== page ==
Location in PEMF Global Library: Parkinson’s Folder, MS Folder
Applied Frequencies: Various Hz from 1-100HZ. Focus on Extremely low.
Available in: Omnium1 2.0 (.5-28Hz), iMRS Prime (.5-28Hz), iMRS Prime Trial (full range)
Abstract: Studies have found that extremely low-frequency (ELF,less than 300Hz) can modulate standing balance; however, the acute balance effects of high flux densities in tis frequency range have not been systematically investigated yet.
Conclusion: The main aim of this study was to explore the effects of a time-varying magnetic field exposure (including the power frequency) on human postural control. Since this effect is hypothesized to be mediated by the induced electric field in the vestibular system, AC electric stimulations (ACGVS) were also studied. DC electric stimulation known as DC-GVS was used as a positive control. The first important result was the confirmation that the positive control condition elicited the expected effects. Indeed, DC-GVS produced a de-stabilizing effect on the volunteers both in time domain characteristics (increased path length, area, coronal velocity) and frequency domain characteristics [increased absolute power density spectrum in both low frequency band (0–0.5 Hz) and medium frequency band (0.5–2 Hz)]. More importantly, this effect was confirmed as dependent on the side to which the stimulation occurred. These results were similar to previous findings of DC-GVS postural control modulations. Previous studies using weaker fields, but longer exposure durations reported that ELF MFs may modulate postural stability, revealing an effect on standing balance. Therefore, in future studies, it might be more appropriate to investigate lower frequencies (1–10 Hz), which the vestibular system might be more sensitive to, as suggested by the findings of Hlavacka and Njiokiktjien (1985).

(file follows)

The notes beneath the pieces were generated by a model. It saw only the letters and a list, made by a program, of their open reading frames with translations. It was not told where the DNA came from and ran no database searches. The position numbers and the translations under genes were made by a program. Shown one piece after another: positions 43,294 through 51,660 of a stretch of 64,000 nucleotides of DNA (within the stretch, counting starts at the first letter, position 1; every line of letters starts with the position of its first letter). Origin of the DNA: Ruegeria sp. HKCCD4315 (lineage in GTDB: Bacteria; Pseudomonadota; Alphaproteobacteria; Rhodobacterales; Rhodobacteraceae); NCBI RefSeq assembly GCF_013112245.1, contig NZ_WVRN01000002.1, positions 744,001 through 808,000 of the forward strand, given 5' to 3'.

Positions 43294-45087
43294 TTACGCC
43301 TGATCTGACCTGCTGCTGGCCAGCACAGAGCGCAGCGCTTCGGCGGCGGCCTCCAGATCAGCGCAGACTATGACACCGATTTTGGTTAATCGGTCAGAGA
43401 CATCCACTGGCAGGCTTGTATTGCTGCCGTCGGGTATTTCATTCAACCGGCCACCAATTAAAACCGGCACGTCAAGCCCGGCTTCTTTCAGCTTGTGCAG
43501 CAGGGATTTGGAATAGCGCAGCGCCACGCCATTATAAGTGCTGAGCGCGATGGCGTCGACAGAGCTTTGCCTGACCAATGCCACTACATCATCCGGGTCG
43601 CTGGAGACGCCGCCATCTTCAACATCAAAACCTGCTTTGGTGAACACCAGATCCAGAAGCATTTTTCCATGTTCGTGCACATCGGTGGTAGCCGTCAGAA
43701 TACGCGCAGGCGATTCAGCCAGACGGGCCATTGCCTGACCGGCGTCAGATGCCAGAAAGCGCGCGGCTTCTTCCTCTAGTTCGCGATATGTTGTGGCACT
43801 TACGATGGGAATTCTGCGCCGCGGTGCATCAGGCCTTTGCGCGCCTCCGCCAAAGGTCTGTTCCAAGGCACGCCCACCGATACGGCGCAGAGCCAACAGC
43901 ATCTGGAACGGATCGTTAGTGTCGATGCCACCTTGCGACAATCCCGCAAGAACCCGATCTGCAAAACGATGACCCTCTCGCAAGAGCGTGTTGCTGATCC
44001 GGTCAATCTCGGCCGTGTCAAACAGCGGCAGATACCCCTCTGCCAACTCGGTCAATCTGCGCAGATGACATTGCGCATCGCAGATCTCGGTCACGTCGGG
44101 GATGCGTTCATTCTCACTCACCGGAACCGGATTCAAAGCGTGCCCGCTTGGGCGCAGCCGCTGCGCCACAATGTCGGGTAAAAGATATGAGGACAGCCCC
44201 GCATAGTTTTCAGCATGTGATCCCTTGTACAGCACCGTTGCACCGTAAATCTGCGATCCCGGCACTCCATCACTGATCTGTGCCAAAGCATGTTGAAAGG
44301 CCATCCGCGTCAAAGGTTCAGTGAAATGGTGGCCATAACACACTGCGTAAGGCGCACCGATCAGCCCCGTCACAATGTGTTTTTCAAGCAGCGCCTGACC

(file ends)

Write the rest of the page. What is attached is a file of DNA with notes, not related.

Title: The effect of prolonged exposure to low frequency electromagnetic fields on mechanical activity of isolated aorta of male rats
Location in PEMF Global Library: Cardiovascular Folder
Applied Frequencies: 50Hz
Available in: iMRS Prime Trial
Abstract: Electromagnetic fields (EMF) have been proposed to affect cardiovascular system. This study was designed to assess the effects of long term exposure of extremely low frequency EMF of 100 and 500 µT on vascular activity in rats
Conclusion: It seems that prolong exposure to LF- EMF alter vascular response to vasoactive factors via adrenergic receptor pathways